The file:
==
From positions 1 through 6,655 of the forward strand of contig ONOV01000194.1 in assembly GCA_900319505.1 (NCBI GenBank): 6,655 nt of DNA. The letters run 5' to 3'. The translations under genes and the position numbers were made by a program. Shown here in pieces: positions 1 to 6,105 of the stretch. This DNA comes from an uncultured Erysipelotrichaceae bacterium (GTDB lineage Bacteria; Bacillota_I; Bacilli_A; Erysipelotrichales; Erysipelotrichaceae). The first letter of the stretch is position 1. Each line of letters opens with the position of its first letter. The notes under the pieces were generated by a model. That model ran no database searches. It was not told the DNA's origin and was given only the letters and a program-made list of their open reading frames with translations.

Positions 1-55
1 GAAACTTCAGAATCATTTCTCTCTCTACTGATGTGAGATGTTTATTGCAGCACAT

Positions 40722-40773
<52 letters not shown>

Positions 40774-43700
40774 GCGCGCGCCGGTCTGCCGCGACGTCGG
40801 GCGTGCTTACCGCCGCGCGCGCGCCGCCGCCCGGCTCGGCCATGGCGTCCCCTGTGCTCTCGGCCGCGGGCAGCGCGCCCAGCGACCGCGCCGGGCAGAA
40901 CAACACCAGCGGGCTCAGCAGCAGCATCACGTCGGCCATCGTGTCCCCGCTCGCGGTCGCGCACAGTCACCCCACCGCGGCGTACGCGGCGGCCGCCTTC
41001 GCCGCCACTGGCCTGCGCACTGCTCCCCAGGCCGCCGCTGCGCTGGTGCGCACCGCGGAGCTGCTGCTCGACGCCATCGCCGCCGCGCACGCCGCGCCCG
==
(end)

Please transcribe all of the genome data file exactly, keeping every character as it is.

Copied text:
From positions 1 through 6,655 of the forward strand of contig ONOV01000194.1 in assembly GCA_900319505.1 (NCBI GenBank): 6,655 nt of DNA. The letters run 5' to 3'. The translations under genes and the position numbers were made by a program. Shown here in pieces: positions 1 to 6,105 of the stretch. This DNA comes from an uncultured Erysipelotrichaceae bacterium (GTDB lineage Bacteria; Bacillota_I; Bacilli_A; Erysipelotrichales; Erysipelotrichaceae). The first letter of the stretch is position 1. Each line of letters opens with the position of its first letter. The notes under the pieces were generated by a model. That model ran no database searches. It was not told the DNA's origin and was given only the letters and a program-made list of their open reading frames with translations.

Positions 1-55
1 GAAACTTCAGAATCATTTCTCTCTCTACTGATGTGAGATGTTTATTGCAGCACAT

Positions 40722-40773
<52 letters not shown>

Positions 40774-43700
40774 GCGCGCGCCGGTCTGCCGCGACGTCGG
40801 GCGTGCTTACCGCCGCGCGCGCGCCGCCGCCCGGCTCGGCCATGGCGTCCCCTGTGCTCTCGGCCGCGGGCAGCGCGCCCAGCGACCGCGCCGGGCAGAA
40901 CAACACCAGCGGGCTCAGCAGCAGCATCACGTCGGCCATCGTGTCCCCGCTCGCGGTCGCGCACAGTCACCCCACCGCGGCGTACGCGGCGGCCGCCTTC
41001 GCCGCCACTGGCCTGCGCACTGCTCCCCAGGCCGCCGCTGCGCTGGTGCGCACCGCGGAGCTGCTGCTCGACGCCATCGCCGCCGCGCACGCCGCGCCCG